Darius Sit, Cosmochain’s advisor and Managing Partner of QCP Capital, contributed a very insightful article today to Singapore’s Business Times!submitted by Cosmochainofficial to u/Cosmochainofficial [link] [comments]
Darius Sit, Managing Partner of QCP Capital
A LARGE funding gap exists in the infrastructure space. Available funding covers only 10 per cent of sanctioned projects (about US$730 billion per annum), while 90 per cent of financing for Asian infrastructure projects comes from the public sector. To that end, private sector participation has been prescribed as a remedy for the funding shortfall — but this solution still, admittedly, also requires a supportive ecosystem to render the infrastructure assets more palatable and tradable. We believe that asset tokenisation via blockchain technology can play an important role in developing this ecosystem.
Blockchain is essentially a ledger, a copy of which is owned by every participant in a network, and into which new entries are entered only through majority consensus. This ensures transparency, security, and immutability — three crucial characteristics for investor confidence.
These characteristics — inherent to blockchain — reduce, or even completely remove, the need for intermediaries, leading to significant time and cost savings. Putting securities onto the blockchain would turn them into “tokens”: digital representations of the security that exist only on the blockchain, and in this article’s case, they would be backed by the full faith and collateral of the infrastructure assets underlying them. Tokens are the modern-day Digital Asset-Backed Security.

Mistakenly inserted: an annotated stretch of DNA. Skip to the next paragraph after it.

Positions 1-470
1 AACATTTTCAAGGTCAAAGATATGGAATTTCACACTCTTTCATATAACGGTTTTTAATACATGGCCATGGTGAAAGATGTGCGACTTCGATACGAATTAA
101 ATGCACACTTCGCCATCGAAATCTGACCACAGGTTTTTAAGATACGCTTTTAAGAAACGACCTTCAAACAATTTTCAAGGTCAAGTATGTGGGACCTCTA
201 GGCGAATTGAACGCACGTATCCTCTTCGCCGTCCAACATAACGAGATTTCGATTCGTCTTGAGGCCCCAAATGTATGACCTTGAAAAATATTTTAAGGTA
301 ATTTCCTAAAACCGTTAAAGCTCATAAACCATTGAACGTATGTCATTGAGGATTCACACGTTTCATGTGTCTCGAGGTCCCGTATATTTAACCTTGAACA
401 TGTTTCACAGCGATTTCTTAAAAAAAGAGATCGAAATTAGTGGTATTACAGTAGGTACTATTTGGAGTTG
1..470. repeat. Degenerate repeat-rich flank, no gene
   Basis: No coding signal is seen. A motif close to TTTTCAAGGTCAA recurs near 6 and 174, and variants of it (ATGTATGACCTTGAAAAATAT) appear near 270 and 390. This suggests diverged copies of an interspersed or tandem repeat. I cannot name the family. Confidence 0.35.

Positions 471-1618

The digital nature of these tokens allows for securities to be fractionalised into as small a unit as needed (for example, Bitcoin prices are to 18 decimal places). Once offered on the borderless Internet or via a smartphone, the pool of potential investors in these tokens — be it institutional, high net worth or retail — is opened up by orders of magnitude. Since tokens are globally tradable at the speed of information, they become a super-liquid investment for raising infrastructure capital across client segments, and for promoting financial inclusion. Things that have eluded traditional infrastructure financing models for a while.
Our view is that the divisibility, blockchain technology, tradability and financial inclusion aspects will make digital tokens vast, global, inclusive and liquid, as opposed to unit trusts, or other such commingled funds, which are clunky, heavily intermediated and expensive.
For these reasons, blockchain and tokenisation are increasingly seen as potentially one of the most disruptive technologies in decades. This has been especially true for venture capital fundraising. According to Business Insider, Token Generation Events (TGEs) or Initial Coin Offerings (ICOs), raised upwards of US$4 billion in 2017, an exponential jump from the US$265 million raised in 2014–16. This growth is not slowing; 2018’s figures already show year-to-date funding of US$3.4 billion.
Venture capital insiders like Venrock’s David Pakman acknowledge that a monumental shift is occurring within his own industry, particularly with respect to the democratisation of everything that technology can lay its hands on.
The same phenomenon could potentially revolutionise infrastructure funding as well.
Digitising infrastructure projects through the blockchain would enable the recording of data in great detail and with full transparency; everything from valuation and risk management mechanisms, to the various parties involved, key construction milestones, records of maintenance works, mitigation of corruption, reduction of deadweight losses and, most importantly, clarity of ownership rights.